- Editorial independence
- How we source content
- Peer review process
- The Board of Honorary Consultants
- Editorial content
Medicine Today is a monthly, independent, peer-reviewed journal of clinical medicine written and refereed by doctors for Australian general practitioners, specialists and other health professionals. Its content is clinically focused, practical, evidence-based and well illustrated, designed to meet the needs of busy doctors.
We aim to provide general practitioners with credible, reliable and interesting clinical material to help them:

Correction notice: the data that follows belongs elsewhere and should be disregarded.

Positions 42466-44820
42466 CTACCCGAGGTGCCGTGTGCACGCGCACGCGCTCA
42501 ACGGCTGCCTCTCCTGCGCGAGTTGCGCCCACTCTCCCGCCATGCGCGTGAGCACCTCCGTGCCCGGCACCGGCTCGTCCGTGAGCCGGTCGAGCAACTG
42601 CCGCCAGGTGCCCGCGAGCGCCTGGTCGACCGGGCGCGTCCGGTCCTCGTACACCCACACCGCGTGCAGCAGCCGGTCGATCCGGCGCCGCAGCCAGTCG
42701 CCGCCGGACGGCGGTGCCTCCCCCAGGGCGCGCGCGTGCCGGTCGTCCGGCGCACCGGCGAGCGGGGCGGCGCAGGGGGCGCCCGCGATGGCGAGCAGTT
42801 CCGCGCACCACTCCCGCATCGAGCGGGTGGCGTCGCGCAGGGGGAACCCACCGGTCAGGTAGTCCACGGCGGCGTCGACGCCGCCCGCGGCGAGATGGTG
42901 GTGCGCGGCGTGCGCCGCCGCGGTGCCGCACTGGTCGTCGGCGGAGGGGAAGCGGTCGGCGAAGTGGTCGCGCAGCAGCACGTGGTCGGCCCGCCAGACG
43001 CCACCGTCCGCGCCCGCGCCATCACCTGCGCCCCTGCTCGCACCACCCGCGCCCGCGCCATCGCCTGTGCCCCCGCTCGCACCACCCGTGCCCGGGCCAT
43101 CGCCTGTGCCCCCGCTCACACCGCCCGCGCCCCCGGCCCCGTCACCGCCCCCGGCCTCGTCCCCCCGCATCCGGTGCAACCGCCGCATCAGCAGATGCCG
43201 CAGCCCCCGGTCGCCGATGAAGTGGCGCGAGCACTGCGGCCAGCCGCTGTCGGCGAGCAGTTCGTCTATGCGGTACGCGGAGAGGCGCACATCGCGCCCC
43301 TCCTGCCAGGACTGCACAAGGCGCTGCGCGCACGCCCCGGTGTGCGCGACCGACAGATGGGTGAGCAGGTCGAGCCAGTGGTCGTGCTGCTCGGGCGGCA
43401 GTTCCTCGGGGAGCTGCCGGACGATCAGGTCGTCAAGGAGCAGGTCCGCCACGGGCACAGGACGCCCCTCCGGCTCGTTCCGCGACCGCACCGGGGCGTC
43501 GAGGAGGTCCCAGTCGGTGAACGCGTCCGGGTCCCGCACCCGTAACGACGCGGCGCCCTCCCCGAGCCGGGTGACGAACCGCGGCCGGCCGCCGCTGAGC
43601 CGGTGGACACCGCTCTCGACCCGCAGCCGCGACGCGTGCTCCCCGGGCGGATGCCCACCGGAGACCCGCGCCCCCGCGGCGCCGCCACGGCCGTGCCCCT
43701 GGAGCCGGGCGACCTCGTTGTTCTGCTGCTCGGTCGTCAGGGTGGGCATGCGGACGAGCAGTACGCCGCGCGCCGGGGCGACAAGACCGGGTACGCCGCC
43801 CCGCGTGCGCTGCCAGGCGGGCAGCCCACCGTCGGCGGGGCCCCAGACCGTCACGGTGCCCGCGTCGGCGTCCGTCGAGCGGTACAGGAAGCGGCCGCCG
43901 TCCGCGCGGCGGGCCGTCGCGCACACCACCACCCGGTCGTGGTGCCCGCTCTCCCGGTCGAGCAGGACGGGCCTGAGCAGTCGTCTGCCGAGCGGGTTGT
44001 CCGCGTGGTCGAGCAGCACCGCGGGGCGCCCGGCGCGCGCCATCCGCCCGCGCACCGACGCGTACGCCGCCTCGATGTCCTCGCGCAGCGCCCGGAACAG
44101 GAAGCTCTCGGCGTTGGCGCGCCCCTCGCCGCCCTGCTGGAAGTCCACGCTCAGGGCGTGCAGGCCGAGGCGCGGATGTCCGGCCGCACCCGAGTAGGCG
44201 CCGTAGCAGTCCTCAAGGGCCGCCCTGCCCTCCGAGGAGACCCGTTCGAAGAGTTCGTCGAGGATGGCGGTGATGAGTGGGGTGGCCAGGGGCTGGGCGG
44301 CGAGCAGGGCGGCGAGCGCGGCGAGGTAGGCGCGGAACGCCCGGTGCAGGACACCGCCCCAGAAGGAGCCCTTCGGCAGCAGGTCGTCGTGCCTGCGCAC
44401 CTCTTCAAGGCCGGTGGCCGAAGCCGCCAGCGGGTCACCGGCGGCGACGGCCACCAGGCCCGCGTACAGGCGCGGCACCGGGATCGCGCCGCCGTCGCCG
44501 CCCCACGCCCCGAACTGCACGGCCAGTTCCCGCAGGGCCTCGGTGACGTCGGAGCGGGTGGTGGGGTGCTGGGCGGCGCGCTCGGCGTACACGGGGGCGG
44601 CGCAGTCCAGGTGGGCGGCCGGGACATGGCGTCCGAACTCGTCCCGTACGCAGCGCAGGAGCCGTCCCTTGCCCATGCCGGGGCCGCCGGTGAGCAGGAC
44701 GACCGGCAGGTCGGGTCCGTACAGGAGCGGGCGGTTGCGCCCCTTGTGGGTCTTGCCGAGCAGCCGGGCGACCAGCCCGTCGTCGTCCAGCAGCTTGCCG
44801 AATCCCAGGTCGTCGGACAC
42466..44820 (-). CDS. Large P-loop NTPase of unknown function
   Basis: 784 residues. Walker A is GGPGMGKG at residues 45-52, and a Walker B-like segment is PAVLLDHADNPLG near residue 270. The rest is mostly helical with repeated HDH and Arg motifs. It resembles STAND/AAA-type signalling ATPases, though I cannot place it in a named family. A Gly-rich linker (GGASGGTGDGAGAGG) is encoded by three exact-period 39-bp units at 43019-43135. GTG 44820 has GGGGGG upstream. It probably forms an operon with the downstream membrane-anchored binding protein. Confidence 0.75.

- sharpen their skills in diagnosis and management in their day-to-day practice
- improve standards of patient care
- review and update their knowledge of best practice medicine.
Our content is also aimed at specialists reading outside their own field to help them stay informed about advances in general medicine.
Medicine Today, formerly Modern Medicine of Australia, has been providing medical practitioners in Australia with authoritative clinical review material each month for more than 50 years.
Modern Medicine was first published in the USA in 1932. In 1957, the then publisher of the US edition, The New York Times, began publishing Modern Medicine in Australia. Over time the title was expanded to 13 editions, in seven languages, circulating to 408,000 physicians in 12 countries.